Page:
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A doctor in Ohio practices medicine without Medical Malpractice insurance because he feels that the insurance is both, too expensive, and simply an avenue by which patients bring frivolous claims in pursuit to make themselves rich. According to area attorneys, this doctor has made himself “judgment proof” by placing his assets in a family trust and, therefore, protecting such assets from civil lawsuits. Dr. David Fallang has been involved over 22 lawsuits and still refuses to pay for medical malpractice insurance. Although such conduct by a medical doctor seems to fall far outside of the law, Ohio law currently allows doctors to practice without Medical Malpractice Insurance, subject to some restrictions.

Currently, as a family mourns the loss of a loved one, Dr. Fallang has once again “shielded himself from judgment.”

While malpractice insurance isn’t required, Ohio law mandates that physicians who lack the insurance inform patients in writing and obtain a signed consent form prior to treatment in non-emergency cases.

The Middletown resident admits “I’m not perfect,” but he doesn’t believe any of the cases against him involved actual malpractice. He said the suits were largely manufactured by the “medical malpractice lawsuit industry.”

“I’ve just been squashed by this stuff,” said Fallang, former medical staff president at Middletown Regional Hospital. “And let me tell you, I’m a pretty damn good surgeon.”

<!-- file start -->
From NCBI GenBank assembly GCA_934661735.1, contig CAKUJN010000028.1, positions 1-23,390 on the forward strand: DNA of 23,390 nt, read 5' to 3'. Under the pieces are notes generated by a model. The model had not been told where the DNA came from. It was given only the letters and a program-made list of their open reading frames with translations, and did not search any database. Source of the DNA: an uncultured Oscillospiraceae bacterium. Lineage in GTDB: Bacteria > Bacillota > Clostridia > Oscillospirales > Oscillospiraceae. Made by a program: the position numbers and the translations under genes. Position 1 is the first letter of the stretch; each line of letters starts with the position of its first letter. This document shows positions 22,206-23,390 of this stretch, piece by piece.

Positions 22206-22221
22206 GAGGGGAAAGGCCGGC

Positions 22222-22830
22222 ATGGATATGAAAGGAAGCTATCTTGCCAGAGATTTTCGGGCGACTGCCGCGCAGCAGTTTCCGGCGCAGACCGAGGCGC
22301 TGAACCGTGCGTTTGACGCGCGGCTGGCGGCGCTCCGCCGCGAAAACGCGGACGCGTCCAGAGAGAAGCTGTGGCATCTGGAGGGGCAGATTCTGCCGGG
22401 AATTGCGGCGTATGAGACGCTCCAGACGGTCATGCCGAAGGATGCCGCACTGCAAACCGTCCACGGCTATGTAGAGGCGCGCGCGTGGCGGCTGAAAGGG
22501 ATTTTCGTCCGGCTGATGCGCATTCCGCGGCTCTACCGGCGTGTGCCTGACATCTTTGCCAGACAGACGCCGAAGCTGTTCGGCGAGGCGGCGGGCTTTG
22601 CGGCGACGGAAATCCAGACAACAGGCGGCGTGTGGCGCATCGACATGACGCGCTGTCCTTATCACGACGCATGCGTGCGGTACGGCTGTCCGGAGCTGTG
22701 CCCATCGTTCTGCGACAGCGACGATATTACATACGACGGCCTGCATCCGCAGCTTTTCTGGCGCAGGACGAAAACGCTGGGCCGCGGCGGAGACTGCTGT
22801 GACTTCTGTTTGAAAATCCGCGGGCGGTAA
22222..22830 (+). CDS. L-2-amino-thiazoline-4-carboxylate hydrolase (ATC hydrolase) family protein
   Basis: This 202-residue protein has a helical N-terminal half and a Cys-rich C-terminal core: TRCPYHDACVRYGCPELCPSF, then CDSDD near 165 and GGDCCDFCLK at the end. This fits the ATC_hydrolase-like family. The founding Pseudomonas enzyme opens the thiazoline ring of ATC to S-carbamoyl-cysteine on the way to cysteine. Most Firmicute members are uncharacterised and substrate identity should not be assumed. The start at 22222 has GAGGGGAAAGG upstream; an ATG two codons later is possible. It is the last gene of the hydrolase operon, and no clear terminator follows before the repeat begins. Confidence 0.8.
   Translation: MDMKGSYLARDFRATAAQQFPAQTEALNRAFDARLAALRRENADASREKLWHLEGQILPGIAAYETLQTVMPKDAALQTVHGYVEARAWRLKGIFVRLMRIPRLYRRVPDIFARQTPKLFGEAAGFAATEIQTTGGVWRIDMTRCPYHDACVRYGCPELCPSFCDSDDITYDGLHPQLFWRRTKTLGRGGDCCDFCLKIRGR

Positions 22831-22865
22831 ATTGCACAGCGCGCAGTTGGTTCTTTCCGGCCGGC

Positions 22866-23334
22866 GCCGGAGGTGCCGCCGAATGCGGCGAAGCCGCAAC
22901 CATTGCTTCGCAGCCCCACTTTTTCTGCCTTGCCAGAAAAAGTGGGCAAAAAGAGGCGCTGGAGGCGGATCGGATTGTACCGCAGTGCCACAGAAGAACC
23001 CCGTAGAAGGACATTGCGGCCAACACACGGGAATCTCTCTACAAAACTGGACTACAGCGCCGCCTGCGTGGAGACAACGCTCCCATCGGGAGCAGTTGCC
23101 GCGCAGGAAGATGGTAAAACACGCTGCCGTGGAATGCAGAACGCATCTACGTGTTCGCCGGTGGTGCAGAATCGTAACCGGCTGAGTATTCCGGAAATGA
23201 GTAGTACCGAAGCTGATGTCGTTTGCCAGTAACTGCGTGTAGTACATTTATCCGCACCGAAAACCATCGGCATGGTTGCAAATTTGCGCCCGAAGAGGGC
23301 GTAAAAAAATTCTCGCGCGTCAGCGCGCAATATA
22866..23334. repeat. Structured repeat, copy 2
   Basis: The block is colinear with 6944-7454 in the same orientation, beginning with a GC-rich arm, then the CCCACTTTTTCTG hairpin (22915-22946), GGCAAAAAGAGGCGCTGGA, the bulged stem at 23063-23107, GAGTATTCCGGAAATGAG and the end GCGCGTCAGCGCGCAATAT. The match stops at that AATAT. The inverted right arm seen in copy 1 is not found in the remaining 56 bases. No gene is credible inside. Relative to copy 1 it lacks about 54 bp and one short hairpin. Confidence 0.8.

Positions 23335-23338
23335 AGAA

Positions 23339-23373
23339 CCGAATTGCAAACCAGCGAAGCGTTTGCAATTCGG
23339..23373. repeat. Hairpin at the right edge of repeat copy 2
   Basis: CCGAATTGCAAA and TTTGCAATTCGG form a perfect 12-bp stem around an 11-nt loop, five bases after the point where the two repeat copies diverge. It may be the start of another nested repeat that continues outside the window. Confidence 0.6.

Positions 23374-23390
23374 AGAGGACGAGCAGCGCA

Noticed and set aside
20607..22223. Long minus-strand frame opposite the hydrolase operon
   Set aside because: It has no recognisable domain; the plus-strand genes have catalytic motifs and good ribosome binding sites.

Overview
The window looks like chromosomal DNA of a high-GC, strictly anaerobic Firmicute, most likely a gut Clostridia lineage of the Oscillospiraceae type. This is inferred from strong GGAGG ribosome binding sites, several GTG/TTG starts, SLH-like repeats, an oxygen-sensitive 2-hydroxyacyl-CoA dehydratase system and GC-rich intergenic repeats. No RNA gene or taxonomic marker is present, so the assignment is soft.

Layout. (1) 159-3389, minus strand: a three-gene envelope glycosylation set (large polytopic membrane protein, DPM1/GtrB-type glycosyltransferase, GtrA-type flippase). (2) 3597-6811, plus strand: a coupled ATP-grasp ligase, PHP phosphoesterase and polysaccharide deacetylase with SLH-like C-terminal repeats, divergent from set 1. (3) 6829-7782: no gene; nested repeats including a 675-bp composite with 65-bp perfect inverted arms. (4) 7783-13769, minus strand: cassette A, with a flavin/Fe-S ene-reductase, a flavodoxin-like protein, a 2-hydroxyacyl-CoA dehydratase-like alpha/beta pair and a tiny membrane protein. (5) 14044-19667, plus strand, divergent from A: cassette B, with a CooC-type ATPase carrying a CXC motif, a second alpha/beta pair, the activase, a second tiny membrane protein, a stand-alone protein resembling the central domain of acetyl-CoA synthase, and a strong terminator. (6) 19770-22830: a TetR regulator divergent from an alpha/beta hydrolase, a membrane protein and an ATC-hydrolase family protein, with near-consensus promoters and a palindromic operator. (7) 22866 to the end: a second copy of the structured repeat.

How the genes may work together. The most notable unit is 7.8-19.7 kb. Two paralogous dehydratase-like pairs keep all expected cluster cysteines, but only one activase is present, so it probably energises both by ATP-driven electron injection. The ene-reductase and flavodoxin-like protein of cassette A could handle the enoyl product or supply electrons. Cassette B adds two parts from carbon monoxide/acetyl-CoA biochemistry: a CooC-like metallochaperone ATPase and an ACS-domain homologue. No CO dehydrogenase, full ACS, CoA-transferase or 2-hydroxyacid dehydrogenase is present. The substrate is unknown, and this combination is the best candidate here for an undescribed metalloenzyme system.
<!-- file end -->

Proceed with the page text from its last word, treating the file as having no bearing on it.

Malpractice and the law

Failure to disclose a lack of malpractice insurance isn’t a crime in Ohio, but it’s subject to disciplinary action by the State Medical Board of Ohio. Penalties include a reprimand up to a permanent revocation of the physician’s medical license.

“To be perfectly blunt, I don’t believe that it’s my responsibility to make my patients rich if there should be an adverse occurrence,” Fallang said. “My responsibility is to take the best medical care of them that I know how.”

“No one can do surgery with zero complications, it’s just not physically possible,” he said. “Medical malpractice lawsuits, 95 percent of the time, are about money, they’re not about malpractice.”

This may be difficult, however, for the family of Linda Wilson to understand. Linda Wilson, who was recently a patient of Dr. Fallang’s, suffered catastrophic and fatal complications due to her gastric bypass surgery.

Patrick Wilson can’t remember how much his wife weighed, but said she sought the surgery in 1999 to lose weight and get a handle on her diabetes.

[Linda Wilson] lost around 120 pounds initially, Wilson recalled, but problems soon arose. Fallang said he tried to talk the Wilsons out of a second operation, that it was risky, but he relented.

He said the complication that led to Linda Wilson’s death — a rare, massive blood clot called a hemobezoar that obstructed her bowel — was beyond his control.

“Mr. Wilson never should have sued me,” Fallang said. “It was immoral of him to do so, in my opinion, because I didn’t kill his wife. His wife had a rare and unfortunate complication, one that was not foreseeable. I took prudent steps to try to figure out what was wrong with her.”

It appears that once again, Dr. Fallang’s judgment proof shield has protected him from another major lawsuit.

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